Courtesy of the author.

Allen is but one gay man whose name has been lost to all but his Latino lover. I knew Allen from our shared 12 Step program. One night he called in a panic, crying because he’d thrown up and soiled himself. His partner and his partner’s mother – who didn’t like Allen – were out for a dinner break in Silver Lake. I jumped in the car and dashed over. The lover left the door open in case paramedics needed to be called. Allen was so humiliated and afraid, he would have sunk into the bed and disappeared if he could have.

As I cleaned him up and gagged over the vomit on the floor, he kept apologizing for being a burden. And then he started talking about how he knew he was dying but couldn’t talk to his partner about it. His partner was having difficulty watching Allen waste away, not knowing how to make it all stop and go back to their glorious time together. I just listened and stroked Allen’s arm and wiped his fevered brow.

The partner and the mother were shocked to see me when they walked in, almost as if I was an intruder. As I explained why I was there, I could see Allen go from being happy to see them to looking like he was a hostage with Stockholm Syndrome. I stroked his hair back from his forehead as I said goodbye. He thanked me with his frightened eyes. I never saw or heard from or about him again.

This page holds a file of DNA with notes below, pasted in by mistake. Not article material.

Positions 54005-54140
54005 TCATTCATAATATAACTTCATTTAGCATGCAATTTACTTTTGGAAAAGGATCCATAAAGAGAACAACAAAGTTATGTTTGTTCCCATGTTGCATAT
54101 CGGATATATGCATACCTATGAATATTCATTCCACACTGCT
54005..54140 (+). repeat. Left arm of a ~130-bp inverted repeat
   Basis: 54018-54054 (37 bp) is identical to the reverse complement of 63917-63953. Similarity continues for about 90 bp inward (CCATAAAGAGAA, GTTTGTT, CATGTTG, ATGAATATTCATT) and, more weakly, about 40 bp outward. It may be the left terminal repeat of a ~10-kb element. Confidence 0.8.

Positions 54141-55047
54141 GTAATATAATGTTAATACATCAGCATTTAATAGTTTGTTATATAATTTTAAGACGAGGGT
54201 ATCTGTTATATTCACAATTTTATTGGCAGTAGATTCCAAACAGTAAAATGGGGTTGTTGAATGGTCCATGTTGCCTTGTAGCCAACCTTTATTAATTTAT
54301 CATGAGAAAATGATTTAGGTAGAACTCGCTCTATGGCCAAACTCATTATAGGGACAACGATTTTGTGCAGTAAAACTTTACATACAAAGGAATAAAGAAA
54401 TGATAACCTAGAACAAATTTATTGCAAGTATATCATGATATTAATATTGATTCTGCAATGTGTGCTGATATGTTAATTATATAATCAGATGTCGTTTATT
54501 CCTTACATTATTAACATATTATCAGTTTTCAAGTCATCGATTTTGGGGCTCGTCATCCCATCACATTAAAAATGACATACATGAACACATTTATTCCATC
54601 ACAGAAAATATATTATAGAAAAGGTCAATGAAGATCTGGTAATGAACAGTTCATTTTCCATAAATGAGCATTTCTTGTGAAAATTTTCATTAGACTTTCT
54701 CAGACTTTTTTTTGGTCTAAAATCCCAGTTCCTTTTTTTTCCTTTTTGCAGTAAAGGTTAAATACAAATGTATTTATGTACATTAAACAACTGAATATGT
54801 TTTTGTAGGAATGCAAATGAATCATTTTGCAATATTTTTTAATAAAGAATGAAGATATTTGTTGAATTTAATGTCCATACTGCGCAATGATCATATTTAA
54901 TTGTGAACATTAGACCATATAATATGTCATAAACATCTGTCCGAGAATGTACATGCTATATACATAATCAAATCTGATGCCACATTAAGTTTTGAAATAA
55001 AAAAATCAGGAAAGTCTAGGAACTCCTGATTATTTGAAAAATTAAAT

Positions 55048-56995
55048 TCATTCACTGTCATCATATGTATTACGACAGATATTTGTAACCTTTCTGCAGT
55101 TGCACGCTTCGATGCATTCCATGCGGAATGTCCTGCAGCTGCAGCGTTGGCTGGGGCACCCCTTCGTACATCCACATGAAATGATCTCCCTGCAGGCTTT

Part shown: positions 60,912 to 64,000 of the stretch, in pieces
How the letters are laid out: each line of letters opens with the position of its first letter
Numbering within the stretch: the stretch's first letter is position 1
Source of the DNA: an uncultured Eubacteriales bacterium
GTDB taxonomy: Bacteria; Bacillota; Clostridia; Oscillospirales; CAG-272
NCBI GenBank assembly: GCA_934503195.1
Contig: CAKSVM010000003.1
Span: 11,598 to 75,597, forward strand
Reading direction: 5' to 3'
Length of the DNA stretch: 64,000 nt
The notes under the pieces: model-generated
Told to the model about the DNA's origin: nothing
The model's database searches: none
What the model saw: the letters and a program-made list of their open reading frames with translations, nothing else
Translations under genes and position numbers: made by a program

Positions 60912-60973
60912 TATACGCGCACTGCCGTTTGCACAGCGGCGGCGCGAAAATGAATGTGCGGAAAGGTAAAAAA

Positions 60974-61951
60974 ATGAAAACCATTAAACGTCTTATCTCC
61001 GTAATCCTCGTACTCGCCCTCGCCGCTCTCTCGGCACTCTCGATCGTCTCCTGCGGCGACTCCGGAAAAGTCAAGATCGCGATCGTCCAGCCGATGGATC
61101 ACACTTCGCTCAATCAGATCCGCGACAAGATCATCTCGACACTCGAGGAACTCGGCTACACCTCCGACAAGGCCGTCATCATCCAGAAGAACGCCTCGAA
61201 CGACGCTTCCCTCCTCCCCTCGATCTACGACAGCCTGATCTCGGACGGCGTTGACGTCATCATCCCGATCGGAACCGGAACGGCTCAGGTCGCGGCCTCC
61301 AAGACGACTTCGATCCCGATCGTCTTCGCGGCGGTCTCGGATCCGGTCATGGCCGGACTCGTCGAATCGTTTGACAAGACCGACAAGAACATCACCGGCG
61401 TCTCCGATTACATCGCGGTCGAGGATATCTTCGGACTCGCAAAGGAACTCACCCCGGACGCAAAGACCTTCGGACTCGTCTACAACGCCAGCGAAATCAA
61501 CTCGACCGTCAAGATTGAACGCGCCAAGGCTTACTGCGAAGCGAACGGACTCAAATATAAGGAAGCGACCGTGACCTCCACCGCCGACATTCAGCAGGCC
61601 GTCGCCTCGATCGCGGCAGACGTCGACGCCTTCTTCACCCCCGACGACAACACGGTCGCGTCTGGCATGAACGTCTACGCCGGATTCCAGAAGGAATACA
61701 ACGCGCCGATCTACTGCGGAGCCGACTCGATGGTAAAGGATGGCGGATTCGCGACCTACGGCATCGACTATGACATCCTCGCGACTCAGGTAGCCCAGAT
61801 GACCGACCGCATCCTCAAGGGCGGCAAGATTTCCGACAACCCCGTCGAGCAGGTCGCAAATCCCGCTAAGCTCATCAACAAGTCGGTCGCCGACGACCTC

Cut to today. So far, 777,000 people have died from COVID and its variants since the first case in California in Feb. 2020. To repeat: of 48.1 million COVID cases, 777,000 have DIED in 22 months, most in obscurity like Allen. Where’s the protest? How twisted and amoral has America become?

We will all die in some version of stone cold obscurity if we let compassion die quietly. Silence Still = Death.

ACT UP Los Angeles Oral History Project

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Karen Ocamb is a veteran journalist, who now works for Public Justice. She has chronicled the lives of LGBTQ+ people in Southern California for over 30 plus years.

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Commentary

The end of LGBTQ+ rights is maybe here

The court is signaling that we are returning to a time where “community morals” are sufficient basis for law

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LGBTQ Task Force and other pro-choice protesters at the U.S. Supreme Court 12/1/21 (Photo by Cathy Renna)

By Brynn Tannehill | FAIRFAX COUNTY, Va. – On Wednesday, December 1, 2021 the U.S. Supreme Court heard oral arguments in the case of Dobbs v. Jackson on whether to uphold Mississippi’s ban on abortions after 15 weeks. This would effectively overturn Roe v. Wade, which holds that states cannot limit access to abortion “pre-viability”.